Philadelphia, Gun Violence - and Ignoring Solutions
First come the tears, then the empty words, then it's back to business as usual.
As the New Year approaches, Philadelphians are now pretty much numb when it comes to gun violence fatalities. They may react emotionally to the latest murder statistic and say how awful the city has become, but when it comes to doing something about it -- like voting DA Larry Krasner out of office, which the city failed to do this past November -- they slip into a blindfold state of mind. The reason for this inertia can be attributed to partisan Philadelphia Democrats realizing that unplugging Krasner would set the stage for unplugging the city’s entire woke super structure that’s been building steadily since the days of former ‘law and order’ Mayor Frank Rizzo.
DA Krasner’s easy reelection victory in November 2021 was a confidence vote on his progressive, anti-mass-incarceration policies. Krasner, despite unrelenting criticism from city Democrats and Republicans, sailed to reelection, and that’s a bad sign for a city that has seen 509 homicide deaths (and counting) in 2021. Nothing, it seems, will convince average Philadelphians that real change begins at the top, and if you want to end the gun violence that everybody says they hate, then you have to change the leadership in City Hall.
Not even the November 28 killing of 21-year-old Temple student, Samuel Collington, who was shot twice in the chest and killed during an attempted robbery after returning home from his parents’ house for the Thanksgiving holiday, will change things in Philadelphia. While the emotional outrage expressed on local media over Collington’s death was profound, and the handwringing from Mayor Jim Kenney intense, all the city got in the way of assurance that it was going to find a practical solution for gun violence was a heartfelt public relations statement from the mayor describing Collington’s death as an “unimaginable loss.” The mayor also went on to say that, “Reducing gun violence remains the City of Philadelphia’s top priority. We will continue to work tirelessly with our community partners in response to the national public health emergency that gun violence presents.”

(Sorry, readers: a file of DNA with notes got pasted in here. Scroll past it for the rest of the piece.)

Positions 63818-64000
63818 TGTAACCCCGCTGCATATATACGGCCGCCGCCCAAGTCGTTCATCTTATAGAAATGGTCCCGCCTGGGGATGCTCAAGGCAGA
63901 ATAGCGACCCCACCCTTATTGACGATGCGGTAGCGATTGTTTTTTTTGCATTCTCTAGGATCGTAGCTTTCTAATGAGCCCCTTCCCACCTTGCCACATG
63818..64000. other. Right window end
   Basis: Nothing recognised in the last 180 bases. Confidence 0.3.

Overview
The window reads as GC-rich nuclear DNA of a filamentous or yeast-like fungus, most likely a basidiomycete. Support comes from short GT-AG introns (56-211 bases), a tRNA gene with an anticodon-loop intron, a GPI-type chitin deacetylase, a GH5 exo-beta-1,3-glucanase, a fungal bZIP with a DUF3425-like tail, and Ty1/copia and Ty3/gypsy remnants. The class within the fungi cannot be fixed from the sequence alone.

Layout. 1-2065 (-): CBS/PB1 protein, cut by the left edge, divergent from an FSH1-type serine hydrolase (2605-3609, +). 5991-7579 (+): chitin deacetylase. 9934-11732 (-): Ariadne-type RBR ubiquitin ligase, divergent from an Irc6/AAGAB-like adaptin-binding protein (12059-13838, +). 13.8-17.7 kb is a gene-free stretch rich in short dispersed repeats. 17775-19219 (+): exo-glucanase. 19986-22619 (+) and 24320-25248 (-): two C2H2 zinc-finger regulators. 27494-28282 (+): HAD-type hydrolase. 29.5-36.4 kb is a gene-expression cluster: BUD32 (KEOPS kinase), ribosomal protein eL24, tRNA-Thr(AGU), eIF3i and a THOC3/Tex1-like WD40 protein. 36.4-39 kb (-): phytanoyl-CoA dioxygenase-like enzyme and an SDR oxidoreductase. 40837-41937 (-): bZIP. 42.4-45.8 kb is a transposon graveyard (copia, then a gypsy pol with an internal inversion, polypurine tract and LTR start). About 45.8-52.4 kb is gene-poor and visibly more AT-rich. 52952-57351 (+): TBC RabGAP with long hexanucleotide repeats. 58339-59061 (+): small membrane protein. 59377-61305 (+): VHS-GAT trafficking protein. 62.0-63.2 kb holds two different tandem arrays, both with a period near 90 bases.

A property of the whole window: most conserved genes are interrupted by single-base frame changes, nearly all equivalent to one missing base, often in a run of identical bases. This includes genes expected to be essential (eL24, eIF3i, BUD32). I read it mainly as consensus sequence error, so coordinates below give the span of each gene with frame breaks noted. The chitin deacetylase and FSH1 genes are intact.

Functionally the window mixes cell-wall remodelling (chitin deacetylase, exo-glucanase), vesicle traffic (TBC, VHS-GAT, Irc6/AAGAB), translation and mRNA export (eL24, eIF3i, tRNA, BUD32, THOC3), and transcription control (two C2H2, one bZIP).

These are basically empty words that describe no program, no practical course of action, no mention of the possible return of stop-and-frisk, no concrete plan to combat the problem. Abstract sentiments like this have been sent out over the media airwaves a million times before, and can be summed up as: First we see the tears, then we hear the talk, but in the end it’s always a U-turn back to business as usual.
"This is a true tragedy in every sense of the word,” wrote Temple’s Executive Director of Public Safety Charlie Leone about the Collington tragedy.
As a father, this truly breaks my heart and is incomprehensible. Gun violence continues to affect local communities, and especially young lives, across our city and our nation. We fully understand concerns about individual safety, especially at a time when Philadelphia, like so many other U.S. cities, has experienced a sharp increase in violent crime over the past year.
This is the same Temple University that in 2020 voted that it would no longer provide financial support to the Philadelphia Police Foundation. At that time, then Temple president Richard Englert stated, "Upon review and community input, we have decided that the university will no longer provide this support. Instead, Temple will reallocate these funds to support social justice programs at the university.”
Was Englert talking about courses in how to burn down a McDonald’s restaurant near Rittenhouse Square, or how to get the city to remove a Christopher Columbus statue that is in a neighborhood crammed with Columbus admirers?
Not only did leftist Temple students in 2020 raise concerns about Temple’s relationship with the Philadelphia Police Department, they also encouraged the university to review the funding of the Temple [campus] Police Department, a sick irony when one considers where and how Collington was killed. Collington’s murder also caused the university to reexamine its campus police policies. Just this month, current Temple president Dr. Jason Wingard announced a police protection upgrade for students on campus. The change includes a 50% increase in the size of Temple’s campus safety force, a move that throws a wrench into the university’s former views on defunding the police.